The substitution of machines for human labor is something of a zero-sum game as well.
The notion of tradeoffs is key for zero-sum markets. Consider minimum wage laws or unionization of employees. The issue is not whether those things are good or bad, but simply the tradeoffs that are made. 


Higher minimum wage laws. produce higher wages for a smaller number of employees, in part because higher wage minimums increase the attractiveness of substituting machines for human labor. 


Higher union membership and bargaining power tends to produce higher wages for union members, but often at the cost of the number of people who are employed at unionized businesses. 


The other trend we see is that when forced to make a choice, unions tend to prefer saving a smaller number of jobs in return for gaining higher wages. Workers with less seniority normally are sacrificed in such deals. 


We can disagree about whether Uber and Lyft drivers are independent contractors or employees. But it is not hard to argue that if employee classification leads to higher minimum wages, it also will lead to fewer Uber and Lyft drivers able to work. 


We can make any choices we want about which outcome we prefer: more work for more people or higher wages for fewer workers. But the choices will inevitably be made. It’s a zero-sum game.


As more and more telecom markets reach saturation, zero-sum outcomes will appear in market share statistics or the number of 4G phone account subscribers versus 5G subscribers.


Mobile operators can bend the curves a bit by changing value propositions, adding new features and bundling devices and features (up to a point) to encourage customers to switch to more-expensive plans, when they come up with compelling offers. But all of that occurs within a business that is largely a zero-sum game in many markets.


"When I Use a Word, it Means just What I Choose it to Mean"

Telecom terminology changes from time to time. These days, a “core network” for a private 4G or 5G network requires software we formerly associated with a mobile network core, such as base station control functions, routing, synchronization, timing and so forth.

These days “voice” often refers to the interface people use to interact with their phones, smart speakers or car communication systems, rather than the older notion of voice phone calls.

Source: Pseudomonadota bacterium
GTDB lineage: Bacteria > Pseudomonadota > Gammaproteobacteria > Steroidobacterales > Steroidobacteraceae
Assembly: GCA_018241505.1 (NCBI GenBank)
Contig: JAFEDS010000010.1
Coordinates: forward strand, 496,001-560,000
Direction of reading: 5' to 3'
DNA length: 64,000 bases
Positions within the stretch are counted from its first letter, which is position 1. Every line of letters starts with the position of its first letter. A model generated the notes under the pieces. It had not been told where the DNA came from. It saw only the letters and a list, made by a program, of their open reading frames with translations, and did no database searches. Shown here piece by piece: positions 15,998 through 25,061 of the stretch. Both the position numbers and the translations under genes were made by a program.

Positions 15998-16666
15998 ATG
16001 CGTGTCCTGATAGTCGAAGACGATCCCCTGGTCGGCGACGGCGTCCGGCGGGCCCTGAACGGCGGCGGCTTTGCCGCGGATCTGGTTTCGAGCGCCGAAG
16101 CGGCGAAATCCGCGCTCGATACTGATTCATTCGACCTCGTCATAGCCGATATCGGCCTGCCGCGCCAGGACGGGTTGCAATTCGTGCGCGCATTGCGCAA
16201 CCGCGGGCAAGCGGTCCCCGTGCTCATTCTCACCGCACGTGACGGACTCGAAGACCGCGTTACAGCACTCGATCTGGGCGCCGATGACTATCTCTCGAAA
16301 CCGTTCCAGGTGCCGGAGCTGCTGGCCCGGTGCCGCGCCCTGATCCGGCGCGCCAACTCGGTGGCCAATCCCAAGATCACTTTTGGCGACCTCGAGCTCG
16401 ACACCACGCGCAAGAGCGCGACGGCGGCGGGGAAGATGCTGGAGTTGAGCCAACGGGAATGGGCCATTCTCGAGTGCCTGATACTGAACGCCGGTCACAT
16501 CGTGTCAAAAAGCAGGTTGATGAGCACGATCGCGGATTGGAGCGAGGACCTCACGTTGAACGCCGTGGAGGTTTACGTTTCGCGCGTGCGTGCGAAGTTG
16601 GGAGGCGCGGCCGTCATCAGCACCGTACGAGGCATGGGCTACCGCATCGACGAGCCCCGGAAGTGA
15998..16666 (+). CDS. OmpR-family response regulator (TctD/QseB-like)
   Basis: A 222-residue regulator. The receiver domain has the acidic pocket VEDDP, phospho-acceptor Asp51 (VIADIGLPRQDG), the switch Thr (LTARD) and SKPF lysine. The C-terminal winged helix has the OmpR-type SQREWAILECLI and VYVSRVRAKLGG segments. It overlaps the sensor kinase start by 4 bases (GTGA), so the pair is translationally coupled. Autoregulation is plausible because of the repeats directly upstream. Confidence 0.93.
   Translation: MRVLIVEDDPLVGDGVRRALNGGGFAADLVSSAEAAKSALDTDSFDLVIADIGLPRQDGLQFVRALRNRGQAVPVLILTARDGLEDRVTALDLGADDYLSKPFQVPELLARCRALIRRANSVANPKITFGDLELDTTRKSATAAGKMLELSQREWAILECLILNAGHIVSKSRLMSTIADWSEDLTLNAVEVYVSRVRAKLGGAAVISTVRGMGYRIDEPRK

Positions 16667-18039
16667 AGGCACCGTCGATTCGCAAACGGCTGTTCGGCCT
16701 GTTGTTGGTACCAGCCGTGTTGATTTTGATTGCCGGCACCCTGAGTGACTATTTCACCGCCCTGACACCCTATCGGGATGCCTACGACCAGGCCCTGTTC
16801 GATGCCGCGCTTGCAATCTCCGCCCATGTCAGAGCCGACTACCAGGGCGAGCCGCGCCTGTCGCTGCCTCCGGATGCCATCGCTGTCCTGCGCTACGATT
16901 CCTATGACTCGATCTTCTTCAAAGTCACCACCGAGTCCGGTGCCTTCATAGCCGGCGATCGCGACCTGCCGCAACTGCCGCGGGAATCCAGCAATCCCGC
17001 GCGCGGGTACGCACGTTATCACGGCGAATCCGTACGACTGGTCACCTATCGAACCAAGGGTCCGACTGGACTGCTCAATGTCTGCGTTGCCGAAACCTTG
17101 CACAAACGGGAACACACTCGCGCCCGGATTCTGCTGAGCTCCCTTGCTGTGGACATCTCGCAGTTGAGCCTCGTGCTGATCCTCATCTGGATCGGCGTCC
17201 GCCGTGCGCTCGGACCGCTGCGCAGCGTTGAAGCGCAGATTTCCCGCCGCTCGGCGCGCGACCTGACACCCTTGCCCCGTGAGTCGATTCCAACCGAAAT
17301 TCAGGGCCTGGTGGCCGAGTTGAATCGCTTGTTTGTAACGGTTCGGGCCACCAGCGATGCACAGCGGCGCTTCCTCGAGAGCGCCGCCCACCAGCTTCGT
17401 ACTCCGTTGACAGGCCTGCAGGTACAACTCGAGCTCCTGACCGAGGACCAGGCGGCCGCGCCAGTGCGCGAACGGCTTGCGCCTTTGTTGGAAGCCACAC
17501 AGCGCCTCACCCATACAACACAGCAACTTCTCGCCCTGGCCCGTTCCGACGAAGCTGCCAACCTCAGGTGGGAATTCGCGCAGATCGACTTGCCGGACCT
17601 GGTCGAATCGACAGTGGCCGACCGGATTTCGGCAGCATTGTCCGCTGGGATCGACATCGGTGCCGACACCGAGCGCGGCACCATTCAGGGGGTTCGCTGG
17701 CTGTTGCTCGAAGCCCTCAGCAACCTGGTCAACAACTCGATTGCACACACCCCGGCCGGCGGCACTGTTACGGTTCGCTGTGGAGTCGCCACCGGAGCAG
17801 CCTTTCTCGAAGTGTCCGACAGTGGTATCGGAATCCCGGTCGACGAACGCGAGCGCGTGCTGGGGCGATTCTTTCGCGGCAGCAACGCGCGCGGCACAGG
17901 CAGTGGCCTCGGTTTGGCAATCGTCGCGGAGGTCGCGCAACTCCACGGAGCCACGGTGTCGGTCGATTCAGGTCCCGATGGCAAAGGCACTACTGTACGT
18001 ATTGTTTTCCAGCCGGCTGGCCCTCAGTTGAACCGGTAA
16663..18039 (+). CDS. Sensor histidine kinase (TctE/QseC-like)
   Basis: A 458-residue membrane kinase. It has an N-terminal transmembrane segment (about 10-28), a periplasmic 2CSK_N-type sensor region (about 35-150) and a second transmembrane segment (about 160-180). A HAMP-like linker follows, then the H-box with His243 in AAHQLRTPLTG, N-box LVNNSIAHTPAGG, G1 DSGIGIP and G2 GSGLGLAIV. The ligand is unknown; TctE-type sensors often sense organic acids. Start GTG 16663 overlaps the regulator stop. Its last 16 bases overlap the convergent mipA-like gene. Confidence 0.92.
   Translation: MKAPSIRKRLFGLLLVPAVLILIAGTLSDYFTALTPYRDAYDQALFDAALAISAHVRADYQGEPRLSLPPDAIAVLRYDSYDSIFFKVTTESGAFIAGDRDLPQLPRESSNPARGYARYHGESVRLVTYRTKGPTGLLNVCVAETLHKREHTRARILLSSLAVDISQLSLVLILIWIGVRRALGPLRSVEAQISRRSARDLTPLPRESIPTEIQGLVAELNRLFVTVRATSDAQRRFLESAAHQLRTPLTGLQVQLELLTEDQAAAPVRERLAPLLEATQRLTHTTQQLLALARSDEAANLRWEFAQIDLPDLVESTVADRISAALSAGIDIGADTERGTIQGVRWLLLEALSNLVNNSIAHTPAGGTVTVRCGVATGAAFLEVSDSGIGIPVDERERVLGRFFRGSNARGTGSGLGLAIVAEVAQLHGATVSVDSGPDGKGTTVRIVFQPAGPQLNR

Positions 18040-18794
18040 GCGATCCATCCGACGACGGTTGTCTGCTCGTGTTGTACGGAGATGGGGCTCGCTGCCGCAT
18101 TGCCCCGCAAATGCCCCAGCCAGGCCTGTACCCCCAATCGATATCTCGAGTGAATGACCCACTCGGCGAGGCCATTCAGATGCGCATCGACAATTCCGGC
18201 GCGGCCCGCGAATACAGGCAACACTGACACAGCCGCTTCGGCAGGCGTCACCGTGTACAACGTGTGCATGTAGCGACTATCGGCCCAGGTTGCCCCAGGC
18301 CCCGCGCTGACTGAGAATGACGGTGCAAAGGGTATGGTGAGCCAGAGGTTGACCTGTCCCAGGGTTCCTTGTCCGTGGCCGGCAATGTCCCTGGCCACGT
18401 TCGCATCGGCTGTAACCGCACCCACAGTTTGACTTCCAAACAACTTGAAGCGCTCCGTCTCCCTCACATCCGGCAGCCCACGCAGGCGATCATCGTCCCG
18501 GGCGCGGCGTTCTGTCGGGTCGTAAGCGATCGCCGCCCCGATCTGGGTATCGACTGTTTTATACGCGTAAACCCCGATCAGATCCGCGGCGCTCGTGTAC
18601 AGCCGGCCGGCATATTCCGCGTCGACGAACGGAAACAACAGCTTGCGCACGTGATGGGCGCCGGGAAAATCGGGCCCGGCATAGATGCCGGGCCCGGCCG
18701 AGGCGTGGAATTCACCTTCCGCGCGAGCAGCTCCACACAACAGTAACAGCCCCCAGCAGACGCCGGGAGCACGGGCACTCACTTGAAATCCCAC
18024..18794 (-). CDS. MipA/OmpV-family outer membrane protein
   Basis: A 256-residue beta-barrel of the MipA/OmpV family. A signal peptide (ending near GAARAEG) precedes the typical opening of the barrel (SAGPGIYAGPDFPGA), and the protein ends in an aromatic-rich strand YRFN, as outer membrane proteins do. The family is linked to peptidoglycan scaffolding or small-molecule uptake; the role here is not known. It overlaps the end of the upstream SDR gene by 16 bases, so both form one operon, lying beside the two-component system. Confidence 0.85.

Broadband used to be defined as any data rate of 1.544 Mbps or higher. These days it is some higher number that we adjust periodically. 

“Mobility” used to refer to use of mobile phones and cellular networks. These days it often refers to ride sharing. 

“Over the top” has been used in the past to describe video entertainment, messaging or voice applications provided by third parties and accessed by users and customers over any internet connection. Today it might more properly describe any service or application accessed over a communications network that is not owned by the supplier of access services.

“When I use a word, ‘it means just what I choose it to mean” the Lewis Carroll character Humpty Dumpty says. That’s an exaggeration as applied to use of terms in telecom, but the general drift is correct. 

Wednesday, October 21, 2020

2020 was Tough for Mobile Subscriptions, Better for Fixed Network Internet Access

With the caveat that usage is not identical to revenue earned from that usage, 2020 has generally not been a favorable year for mobile operator subscription growth, with a couple of exceptions, according to the Economist Information Unit. 


Fixed network internet access has held up better in most markets, with the strongest growth in the Middle East and Africa. 

source: Economist Information Unit 


Regions that saw the strongest fixed network subscription growth will see lower rates in 2021, while mobile subscription growth will improve in virtually every region in 2021.


"Digital Transformation" Will be as Hard as Earlier Efforts at Change

New BCG research suggests that 70 percent of digital transformations fall short of their objectives.  That would not surprise any of you fa...